/ Modified mar 21, 2023 9:41 a.m.

A 90-year-old tortoise named Mr. Pickles just became a father of 3. It's a big 'dill'

It’s significant, according to officials with the Houston Zoo, because the radiated tortoise is a critically endangered species whose numbers are in decline.

npr news tortoise 1 The three tortoise babies — Dill, Gherkin, and Jalapeño — are the first offspring of their 90-year-old father, Mr. Pickles.
Jackelin Reyna/Houston Zoo

Nobody ever said turtles worked quickly.

Though it took him nearly a century, the 90-year-old radiated tortoise known as Mr. Pickles is finally a dad.

The Houston Zoo announced on Thursday that he and his partner, 53-year-old Mrs. Pickles, recently welcomed three tortoise hatchlings: Dill, Gherkin and Jalapeño.

The births are a "big dill," says the zoo, because the radiated tortoise, native to Madagascar, is a critically endangered species whose numbers are in decline.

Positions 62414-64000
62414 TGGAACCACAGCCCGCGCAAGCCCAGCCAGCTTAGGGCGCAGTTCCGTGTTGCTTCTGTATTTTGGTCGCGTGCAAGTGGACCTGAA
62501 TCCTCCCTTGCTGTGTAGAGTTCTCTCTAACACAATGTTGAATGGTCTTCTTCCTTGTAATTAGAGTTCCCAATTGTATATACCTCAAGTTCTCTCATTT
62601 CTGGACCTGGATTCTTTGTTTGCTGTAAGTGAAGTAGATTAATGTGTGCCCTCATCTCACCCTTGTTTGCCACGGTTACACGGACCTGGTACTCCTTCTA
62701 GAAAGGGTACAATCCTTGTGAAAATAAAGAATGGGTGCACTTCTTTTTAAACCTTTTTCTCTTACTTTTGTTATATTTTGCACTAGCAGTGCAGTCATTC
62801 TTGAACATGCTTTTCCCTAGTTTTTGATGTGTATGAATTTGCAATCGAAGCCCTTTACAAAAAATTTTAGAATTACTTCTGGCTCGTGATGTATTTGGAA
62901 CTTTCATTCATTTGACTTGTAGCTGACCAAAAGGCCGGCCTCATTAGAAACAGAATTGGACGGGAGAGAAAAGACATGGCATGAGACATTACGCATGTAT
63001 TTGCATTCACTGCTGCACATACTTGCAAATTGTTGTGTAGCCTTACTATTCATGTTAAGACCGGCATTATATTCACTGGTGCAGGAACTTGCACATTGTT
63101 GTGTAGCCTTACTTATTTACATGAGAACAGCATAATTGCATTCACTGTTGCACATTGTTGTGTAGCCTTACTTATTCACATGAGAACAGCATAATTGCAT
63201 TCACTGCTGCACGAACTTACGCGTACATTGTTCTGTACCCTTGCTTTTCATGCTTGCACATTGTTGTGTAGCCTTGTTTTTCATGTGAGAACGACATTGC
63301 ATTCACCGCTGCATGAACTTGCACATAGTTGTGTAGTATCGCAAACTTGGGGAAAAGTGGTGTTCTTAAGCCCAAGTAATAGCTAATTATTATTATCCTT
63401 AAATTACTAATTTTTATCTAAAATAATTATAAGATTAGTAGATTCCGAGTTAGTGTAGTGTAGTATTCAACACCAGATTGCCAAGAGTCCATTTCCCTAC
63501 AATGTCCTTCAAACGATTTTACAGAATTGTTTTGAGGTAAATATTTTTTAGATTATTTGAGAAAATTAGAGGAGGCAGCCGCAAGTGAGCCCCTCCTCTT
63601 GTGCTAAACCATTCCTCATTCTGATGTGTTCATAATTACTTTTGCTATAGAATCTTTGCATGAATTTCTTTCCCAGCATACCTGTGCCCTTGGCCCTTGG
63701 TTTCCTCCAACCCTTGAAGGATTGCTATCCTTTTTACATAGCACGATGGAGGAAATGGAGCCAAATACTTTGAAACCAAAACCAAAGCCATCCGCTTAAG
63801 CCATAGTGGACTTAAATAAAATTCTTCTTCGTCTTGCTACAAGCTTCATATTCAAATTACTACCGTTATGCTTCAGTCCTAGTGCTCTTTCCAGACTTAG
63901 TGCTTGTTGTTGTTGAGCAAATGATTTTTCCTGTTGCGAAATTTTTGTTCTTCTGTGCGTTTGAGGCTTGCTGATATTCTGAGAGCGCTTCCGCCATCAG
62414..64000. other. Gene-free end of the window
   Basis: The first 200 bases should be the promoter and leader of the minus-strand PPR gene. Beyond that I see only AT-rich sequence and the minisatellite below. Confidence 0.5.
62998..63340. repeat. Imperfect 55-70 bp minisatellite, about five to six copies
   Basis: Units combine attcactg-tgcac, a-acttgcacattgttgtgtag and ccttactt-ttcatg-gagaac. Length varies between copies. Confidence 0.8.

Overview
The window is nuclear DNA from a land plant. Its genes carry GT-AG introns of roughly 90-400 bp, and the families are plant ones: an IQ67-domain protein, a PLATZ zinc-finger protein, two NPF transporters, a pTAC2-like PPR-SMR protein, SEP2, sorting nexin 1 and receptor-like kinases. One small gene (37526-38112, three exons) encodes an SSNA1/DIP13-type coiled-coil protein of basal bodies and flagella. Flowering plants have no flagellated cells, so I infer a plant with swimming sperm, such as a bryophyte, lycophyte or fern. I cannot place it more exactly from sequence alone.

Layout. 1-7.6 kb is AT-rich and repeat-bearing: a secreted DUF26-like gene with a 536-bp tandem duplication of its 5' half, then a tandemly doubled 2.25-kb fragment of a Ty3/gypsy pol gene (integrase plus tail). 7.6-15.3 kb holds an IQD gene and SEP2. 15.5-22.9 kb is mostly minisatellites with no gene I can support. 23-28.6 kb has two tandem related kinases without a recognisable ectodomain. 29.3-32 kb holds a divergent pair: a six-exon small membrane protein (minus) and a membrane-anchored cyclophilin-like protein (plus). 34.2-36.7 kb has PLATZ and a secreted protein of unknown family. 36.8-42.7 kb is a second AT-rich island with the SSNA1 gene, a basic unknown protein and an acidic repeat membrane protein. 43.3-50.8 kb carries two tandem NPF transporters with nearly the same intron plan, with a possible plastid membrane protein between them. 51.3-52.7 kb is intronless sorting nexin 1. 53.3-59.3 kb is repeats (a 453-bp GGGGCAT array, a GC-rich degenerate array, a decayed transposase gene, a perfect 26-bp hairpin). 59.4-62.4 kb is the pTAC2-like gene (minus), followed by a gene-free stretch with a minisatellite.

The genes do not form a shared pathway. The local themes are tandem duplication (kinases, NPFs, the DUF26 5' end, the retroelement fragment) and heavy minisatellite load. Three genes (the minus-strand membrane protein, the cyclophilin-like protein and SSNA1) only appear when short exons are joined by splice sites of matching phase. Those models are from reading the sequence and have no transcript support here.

Radiated tortoises produce few offspring, according to zoo officials, and the species suffers from over-collection for illegal sales on the black market. Captive breeding programs have produced new radiated tortoises, but experts say the reptiles may go extinct in the wild.

First-time father Mr. Pickles is considered the most genetically valuable radiated tortoise in the Association of Zoos and Aquariums' Species Survival Plan.

npr news tortoise 2 One of the Pickles babies is held after being hatched at the Houston Zoo.
Jackelin Reyna/Houston Zoo

Mr. and Mrs. Pickles have been an item since her arrival to the zoo in 1996.

It was only by chance that a herpetology keeper at the zoo saw Mrs. Pickles laying her eggs one recent day at closing time.

The zoo's animal care team uncovered the eggs and moved them to the Reptile & Amphibian House. Officials said otherwise the eggs likely wouldn't have hatched on their own, because Houston's soil isn't hospitable to Madagascar native tortoises.

Dill, Gherkin and Jalapeño are now living in the Reptile & Amphibian House until they grow big enough to join their parents.

The trio can be told apart by their shells, the zoo said: Jalapeño has the darkest shell, Dill's shell is lighter and Gherkin's lighter shell has a white dot in the center.

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